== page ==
1. Why should garden centers be selling water features?
Water features are extremely popular, and they’ve been on the American Society of Landscape Architects’ (ASLA) most-wanted landscape list for the last 10 years as one of the top 10 most-requested landscaping options. Plus, they are profitable to sell. They’re easy to build — especially when you’re building with a kit that’s designed to be easy to install. People are drawn to water features because they see and hear the running water, and they like the attractiveness of them.
2. What type of water features should they be selling?
It’s really [about] a hierarchy of maintenance. If your customer is not one who would be very much into maintenance … [then] you [should] start out with fountains that are the easiest to maintain and, the easiest to install, as well. These features are typically dug into the ground. They’re simple to install because all you’re really doing is digging a hole in the ground and plugging the feature in after you’ve filled it with water.
[But] if you’re selling hardscape patio products, then you’ll be interested in formal spillway products. Those features go on a wall and spill down into a basin — and those are equally easy to install.
3. How can stores be successful selling water features?
Displays are the best way to go. You can set up something as small as 20-inches by 20-inches on the floor, which would include a basin, a pump and a small spillway spout or color falls — [for example], a basalt column on a little fountain basin. Fill those with small amounts of water, plug them in, and you have a running water feature that can be illuminated, so that people get an idea of what they’ll see in their garden. They take up very little selling space on the retail floor. They’re compact and very evocative.
4. Are water features a seasonal product?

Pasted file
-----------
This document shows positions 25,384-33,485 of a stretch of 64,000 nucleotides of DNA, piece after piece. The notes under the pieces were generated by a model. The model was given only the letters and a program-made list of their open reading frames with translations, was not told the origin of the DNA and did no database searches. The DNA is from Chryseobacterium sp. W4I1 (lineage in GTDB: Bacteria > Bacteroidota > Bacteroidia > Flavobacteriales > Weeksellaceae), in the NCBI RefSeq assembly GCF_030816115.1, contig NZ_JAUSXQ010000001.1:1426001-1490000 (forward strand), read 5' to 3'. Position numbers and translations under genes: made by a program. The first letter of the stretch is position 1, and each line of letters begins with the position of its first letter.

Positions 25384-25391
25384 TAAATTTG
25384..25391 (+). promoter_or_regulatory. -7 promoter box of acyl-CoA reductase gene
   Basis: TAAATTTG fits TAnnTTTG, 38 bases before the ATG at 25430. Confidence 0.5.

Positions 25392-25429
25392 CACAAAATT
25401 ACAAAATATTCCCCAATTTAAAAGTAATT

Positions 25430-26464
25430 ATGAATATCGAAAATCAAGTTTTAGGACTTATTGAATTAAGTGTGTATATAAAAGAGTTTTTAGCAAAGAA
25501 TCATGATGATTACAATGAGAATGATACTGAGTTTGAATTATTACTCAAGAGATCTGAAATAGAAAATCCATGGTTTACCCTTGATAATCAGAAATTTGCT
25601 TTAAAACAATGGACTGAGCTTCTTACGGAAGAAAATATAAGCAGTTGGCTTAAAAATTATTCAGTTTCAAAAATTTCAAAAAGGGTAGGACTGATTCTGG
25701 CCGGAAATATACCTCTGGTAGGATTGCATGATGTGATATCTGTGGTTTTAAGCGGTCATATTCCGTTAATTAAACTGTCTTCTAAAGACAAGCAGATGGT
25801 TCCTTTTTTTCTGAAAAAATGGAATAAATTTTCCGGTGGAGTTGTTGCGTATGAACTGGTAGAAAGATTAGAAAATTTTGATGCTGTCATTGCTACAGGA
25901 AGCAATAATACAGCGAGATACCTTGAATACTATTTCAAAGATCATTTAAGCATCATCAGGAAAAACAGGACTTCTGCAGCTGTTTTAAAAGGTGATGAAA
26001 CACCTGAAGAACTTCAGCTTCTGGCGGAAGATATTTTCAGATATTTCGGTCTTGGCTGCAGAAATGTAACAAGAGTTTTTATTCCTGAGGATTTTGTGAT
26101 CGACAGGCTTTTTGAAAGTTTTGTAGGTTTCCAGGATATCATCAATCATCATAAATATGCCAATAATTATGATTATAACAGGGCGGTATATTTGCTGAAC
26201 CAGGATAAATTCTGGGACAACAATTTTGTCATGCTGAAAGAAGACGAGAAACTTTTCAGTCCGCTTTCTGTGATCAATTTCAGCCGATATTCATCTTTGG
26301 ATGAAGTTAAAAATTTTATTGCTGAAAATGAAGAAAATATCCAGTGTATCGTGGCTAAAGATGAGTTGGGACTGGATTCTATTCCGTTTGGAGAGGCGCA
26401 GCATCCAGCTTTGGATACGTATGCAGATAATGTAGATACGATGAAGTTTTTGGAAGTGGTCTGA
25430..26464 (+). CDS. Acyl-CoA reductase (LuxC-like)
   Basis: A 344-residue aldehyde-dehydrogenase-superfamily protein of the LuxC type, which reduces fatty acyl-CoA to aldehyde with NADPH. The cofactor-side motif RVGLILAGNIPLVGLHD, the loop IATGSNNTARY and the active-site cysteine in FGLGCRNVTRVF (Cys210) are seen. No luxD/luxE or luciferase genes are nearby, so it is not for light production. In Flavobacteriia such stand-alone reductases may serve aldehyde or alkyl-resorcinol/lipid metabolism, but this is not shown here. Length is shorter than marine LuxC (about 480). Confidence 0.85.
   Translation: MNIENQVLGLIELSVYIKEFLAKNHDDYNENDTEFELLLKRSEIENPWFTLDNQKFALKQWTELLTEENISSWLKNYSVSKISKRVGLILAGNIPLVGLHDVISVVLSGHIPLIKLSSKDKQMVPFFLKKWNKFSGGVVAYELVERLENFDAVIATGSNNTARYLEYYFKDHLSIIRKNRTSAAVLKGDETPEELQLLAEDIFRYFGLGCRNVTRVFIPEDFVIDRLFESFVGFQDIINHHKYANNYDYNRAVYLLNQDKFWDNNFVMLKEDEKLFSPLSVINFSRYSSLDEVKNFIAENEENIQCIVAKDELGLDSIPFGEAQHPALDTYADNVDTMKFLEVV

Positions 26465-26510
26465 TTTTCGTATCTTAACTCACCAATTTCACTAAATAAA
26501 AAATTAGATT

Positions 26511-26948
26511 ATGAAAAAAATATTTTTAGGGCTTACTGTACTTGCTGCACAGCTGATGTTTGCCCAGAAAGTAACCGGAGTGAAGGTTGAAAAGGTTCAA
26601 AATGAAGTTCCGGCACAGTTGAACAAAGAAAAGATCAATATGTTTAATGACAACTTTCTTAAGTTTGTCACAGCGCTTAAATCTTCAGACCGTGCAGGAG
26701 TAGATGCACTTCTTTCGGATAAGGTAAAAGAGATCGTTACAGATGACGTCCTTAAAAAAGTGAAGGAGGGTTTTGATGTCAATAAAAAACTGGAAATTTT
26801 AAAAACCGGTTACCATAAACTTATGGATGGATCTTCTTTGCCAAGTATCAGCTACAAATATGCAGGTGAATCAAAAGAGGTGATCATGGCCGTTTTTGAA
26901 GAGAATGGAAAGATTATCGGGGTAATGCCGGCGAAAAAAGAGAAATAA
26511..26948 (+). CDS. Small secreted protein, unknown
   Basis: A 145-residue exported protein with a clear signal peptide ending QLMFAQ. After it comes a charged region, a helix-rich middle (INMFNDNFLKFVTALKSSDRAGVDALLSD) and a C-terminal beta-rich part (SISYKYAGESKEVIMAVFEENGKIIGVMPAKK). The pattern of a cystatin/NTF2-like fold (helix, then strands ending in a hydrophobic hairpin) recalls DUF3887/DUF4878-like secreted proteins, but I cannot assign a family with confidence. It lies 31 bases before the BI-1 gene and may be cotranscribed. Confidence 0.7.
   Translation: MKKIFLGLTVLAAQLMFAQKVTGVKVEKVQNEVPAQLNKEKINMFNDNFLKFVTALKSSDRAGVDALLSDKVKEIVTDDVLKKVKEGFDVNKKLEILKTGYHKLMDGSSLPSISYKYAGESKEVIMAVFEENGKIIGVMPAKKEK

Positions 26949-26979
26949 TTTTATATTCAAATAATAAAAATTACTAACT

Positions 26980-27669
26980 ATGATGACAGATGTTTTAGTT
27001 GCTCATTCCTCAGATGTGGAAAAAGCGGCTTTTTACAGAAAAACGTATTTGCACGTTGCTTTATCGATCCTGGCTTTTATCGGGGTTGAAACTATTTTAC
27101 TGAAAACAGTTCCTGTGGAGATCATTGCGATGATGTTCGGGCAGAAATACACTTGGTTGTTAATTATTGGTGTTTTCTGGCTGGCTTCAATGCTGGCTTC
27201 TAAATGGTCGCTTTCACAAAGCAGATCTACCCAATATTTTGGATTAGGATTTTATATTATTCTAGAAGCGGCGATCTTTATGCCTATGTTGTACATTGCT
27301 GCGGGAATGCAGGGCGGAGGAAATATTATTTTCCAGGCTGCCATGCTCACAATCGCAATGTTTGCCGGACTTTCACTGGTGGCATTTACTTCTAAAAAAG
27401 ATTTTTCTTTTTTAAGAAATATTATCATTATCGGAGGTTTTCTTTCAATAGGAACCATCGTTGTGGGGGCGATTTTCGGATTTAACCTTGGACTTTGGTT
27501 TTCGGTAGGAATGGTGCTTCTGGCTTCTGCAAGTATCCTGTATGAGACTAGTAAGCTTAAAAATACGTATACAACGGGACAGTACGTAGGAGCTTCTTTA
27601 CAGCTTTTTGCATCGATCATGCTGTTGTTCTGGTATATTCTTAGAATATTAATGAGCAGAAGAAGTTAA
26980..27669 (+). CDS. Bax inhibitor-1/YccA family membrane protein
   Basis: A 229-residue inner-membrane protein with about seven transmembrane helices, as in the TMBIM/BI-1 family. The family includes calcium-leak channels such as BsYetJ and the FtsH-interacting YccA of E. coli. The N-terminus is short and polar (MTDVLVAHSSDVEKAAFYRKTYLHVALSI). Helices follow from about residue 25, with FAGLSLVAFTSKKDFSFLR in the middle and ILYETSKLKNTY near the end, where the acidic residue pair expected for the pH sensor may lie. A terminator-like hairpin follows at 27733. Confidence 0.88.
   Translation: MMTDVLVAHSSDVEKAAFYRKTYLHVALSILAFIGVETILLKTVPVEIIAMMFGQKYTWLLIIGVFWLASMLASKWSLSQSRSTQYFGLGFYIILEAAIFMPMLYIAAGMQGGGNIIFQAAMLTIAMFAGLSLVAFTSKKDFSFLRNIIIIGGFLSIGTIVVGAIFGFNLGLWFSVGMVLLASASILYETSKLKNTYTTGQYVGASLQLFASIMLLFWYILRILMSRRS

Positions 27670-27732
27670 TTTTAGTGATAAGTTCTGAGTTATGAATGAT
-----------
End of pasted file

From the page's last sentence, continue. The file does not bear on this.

During the year, water features are running; but at the end of the year, when they are turned off, there are products that [you] can sell that help you clean them up for the winter; you [also] want to run aeration for them in the winter to keep your fish alive. You want to cover them with a various different nets in the winter, when you have leaves falling. They are counter-seasonal products. They’re year round in the South. But in even the deepest part of winter, you can sell bacterial products to help keep ponds clean and free of debris for the spring or summer.
5. Which customers should garden centers target?
The easy answer is all of them. But you want to take a look at your existing hardscape customers, if you have them. The folks who do patios and the folks who do walls are going to be looking for fountain features for patios and formal spillway products for their walls. Any customer who has an outdoor living area also qualifies. The folks who are sitting outside around their fire pit or their outdoor kitchen are often thrilled with the idea of a small water feature to add the sound and the sparkle of water to that space.
Customers who are interested in birding are very motivated customers. They spend a lot of money on feed, but they also need open water year-round. Usually that’s more important in the wintertime in cold climates than the food is, and a small water feature — even if it has to be heated — is often a lifesaver for birds and other animals.
Gardeners in the Southwest and more arid areas use water features to humidify an area so that they can grow ferns and hostas and other moisture-loving plants where the conditions might be too arid.
For more information: www.atlanticwatergardens.com